Tesla rolled out their biggest software update ever last week and it didn’t take long for it to start causing havoc.
Dubbed Software Version 10.0, the update includes a Smart Summon feature for customers who paid for Enhanced Autopilot or Full Self-Driving Capability.
Billed as a “perfect feature to use if you have an overflowing shopping cart, are dealing with a fussy child or simply don’t want to walk to your car through the rain,” the Smart Summon function is designed to allow your Tesla to autonomously navigate a parking lot and come pick you up at the entrance to a building.
While it sounds like a cool feature, YouTube and Twitter were quickly filled with videos showing the system looking more dumb than smart. It’s hard to know where to begin, but let’s start with Daniel Spalding’s video which shows the function working somewhat well.
As you can see in the clip, Spalding taps a button on the Tesla app that says “Come to Me.” The Model 3 slowly pulls out of its parking space, but quickly comes to a halt as it notices a pedestrian and bicyclist nearby. Even after both are a significant distance away from the vehicle, it just sits there on the wrong side of the aisle while someone in the background suggests its “freaking out.”
After a pause, the car drives on the wrong side of the aisle before pulling pretty far out into an intersection. It eventually arrives near the owner and effectively blocks the roadway.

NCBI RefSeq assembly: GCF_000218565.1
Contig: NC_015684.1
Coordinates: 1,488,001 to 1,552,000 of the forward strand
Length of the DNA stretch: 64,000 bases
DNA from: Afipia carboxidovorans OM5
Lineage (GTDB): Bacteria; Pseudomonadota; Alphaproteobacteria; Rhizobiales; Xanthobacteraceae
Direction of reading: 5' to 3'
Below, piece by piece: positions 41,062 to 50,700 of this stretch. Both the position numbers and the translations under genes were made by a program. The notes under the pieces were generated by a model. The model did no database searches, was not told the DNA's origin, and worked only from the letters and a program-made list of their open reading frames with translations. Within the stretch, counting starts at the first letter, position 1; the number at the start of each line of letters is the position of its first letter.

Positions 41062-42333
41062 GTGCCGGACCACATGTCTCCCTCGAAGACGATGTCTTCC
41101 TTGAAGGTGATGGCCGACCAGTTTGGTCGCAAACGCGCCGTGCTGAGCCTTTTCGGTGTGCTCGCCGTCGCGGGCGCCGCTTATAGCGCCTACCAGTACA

Be forewarned @Tesla @elonmusk Enhanced summon isn’t safe or production ready. Tried in my empty drive way. Car went forward and ran into the side of garage. Love the car but saddened. #Tesla #TeslaModel3 pic.twitter.com/tRZ88DmXAW
— AB (@abgoswami) September 28, 2019
That’s just one clip and there are countless other showing the system working with varying degrees of success. Twitter user @abgoswami said they tried the system in their empty driveway, but the vehicle “went forward and ran into the side of [the] garage.” That post was accompanied by a picture showing a Tesla with a crushed front fender and some paint scrapes.
Another Twitter user posted a clip of a Model 3 being summoned and nearly getting into a collision. After exiting its parking space, the car pulled too far out into an intersection and nearly got hit a by a crossover. This was clearly a surprise as the woman recording the video gasps and says “Oh my god.”
— Roddie Hasan – راضي (@eiddor) September 28, 2019
Another clip, noticed by The Drive, actually showed a Model 3 getting into a collision with a Lexus that was backing up. It’s a bit difficult to assign blame for that incident, but a human driver might have been able to prevent it by honking or taking evasive action.
While the system appears to have some issues, Tesla’s fine print says “Smart Summon is only intended for use in private parking lots and driveways. You are still responsible for your car and must monitor it and its surroundings at all times and be within your line of sight because it may not detect all obstacles.” The company added to “Be especially careful around quick moving people, bicycles and cars.”
Other party thinks that I was actually driving because I ran to my car before he got out. Please give me some advise. @LikeTeslaKim @TesLatino @Model3Owners @teslaownersSV @teslamodel3fan pic.twitter.com/ScE12wHqA9
— David F Guajardo (@DavidFe83802184) September 28, 2019